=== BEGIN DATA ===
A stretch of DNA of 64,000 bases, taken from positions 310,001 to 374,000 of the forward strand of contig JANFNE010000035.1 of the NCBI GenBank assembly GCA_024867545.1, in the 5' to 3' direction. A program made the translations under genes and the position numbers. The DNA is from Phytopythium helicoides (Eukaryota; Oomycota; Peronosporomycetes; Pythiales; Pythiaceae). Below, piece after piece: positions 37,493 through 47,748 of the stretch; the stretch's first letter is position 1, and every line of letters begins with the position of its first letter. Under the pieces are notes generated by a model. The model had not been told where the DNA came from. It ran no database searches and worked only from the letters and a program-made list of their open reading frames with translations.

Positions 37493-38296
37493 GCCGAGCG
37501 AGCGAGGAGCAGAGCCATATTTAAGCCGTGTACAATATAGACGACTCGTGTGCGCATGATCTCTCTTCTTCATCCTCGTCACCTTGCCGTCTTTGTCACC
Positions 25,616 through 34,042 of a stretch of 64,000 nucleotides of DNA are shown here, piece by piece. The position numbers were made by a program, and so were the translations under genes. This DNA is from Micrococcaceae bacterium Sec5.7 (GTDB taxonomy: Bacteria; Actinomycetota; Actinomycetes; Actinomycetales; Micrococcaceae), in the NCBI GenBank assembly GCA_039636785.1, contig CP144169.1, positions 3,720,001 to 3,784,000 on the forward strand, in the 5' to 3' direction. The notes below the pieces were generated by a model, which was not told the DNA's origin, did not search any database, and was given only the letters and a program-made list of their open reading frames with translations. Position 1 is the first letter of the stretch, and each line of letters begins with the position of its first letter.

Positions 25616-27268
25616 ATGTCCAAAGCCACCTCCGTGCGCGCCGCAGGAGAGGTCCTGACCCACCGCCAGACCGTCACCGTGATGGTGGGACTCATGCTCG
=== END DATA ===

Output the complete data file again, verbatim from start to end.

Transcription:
A stretch of DNA of 64,000 bases, taken from positions 310,001 to 374,000 of the forward strand of contig JANFNE010000035.1 of the NCBI GenBank assembly GCA_024867545.1, in the 5' to 3' direction. A program made the translations under genes and the position numbers. The DNA is from Phytopythium helicoides (Eukaryota; Oomycota; Peronosporomycetes; Pythiales; Pythiaceae). Below, piece after piece: positions 37,493 through 47,748 of the stretch; the stretch's first letter is position 1, and every line of letters begins with the position of its first letter. Under the pieces are notes generated by a model. The model had not been told where the DNA came from. It ran no database searches and worked only from the letters and a program-made list of their open reading frames with translations.

Positions 37493-38296
37493 GCCGAGCG
37501 AGCGAGGAGCAGAGCCATATTTAAGCCGTGTACAATATAGACGACTCGTGTGCGCATGATCTCTCTTCTTCATCCTCGTCACCTTGCCGTCTTTGTCACC
Positions 25,616 through 34,042 of a stretch of 64,000 nucleotides of DNA are shown here, piece by piece. The position numbers were made by a program, and so were the translations under genes. This DNA is from Micrococcaceae bacterium Sec5.7 (GTDB taxonomy: Bacteria; Actinomycetota; Actinomycetes; Actinomycetales; Micrococcaceae), in the NCBI GenBank assembly GCA_039636785.1, contig CP144169.1, positions 3,720,001 to 3,784,000 on the forward strand, in the 5' to 3' direction. The notes below the pieces were generated by a model, which was not told the DNA's origin, did not search any database, and was given only the letters and a program-made list of their open reading frames with translations. Position 1 is the first letter of the stretch, and each line of letters begins with the position of its first letter.

Positions 25616-27268
25616 ATGTCCAAAGCCACCTCCGTGCGCGCCGCAGGAGAGGTCCTGACCCACCGCCAGACCGTCACCGTGATGGTGGGACTCATGCTCG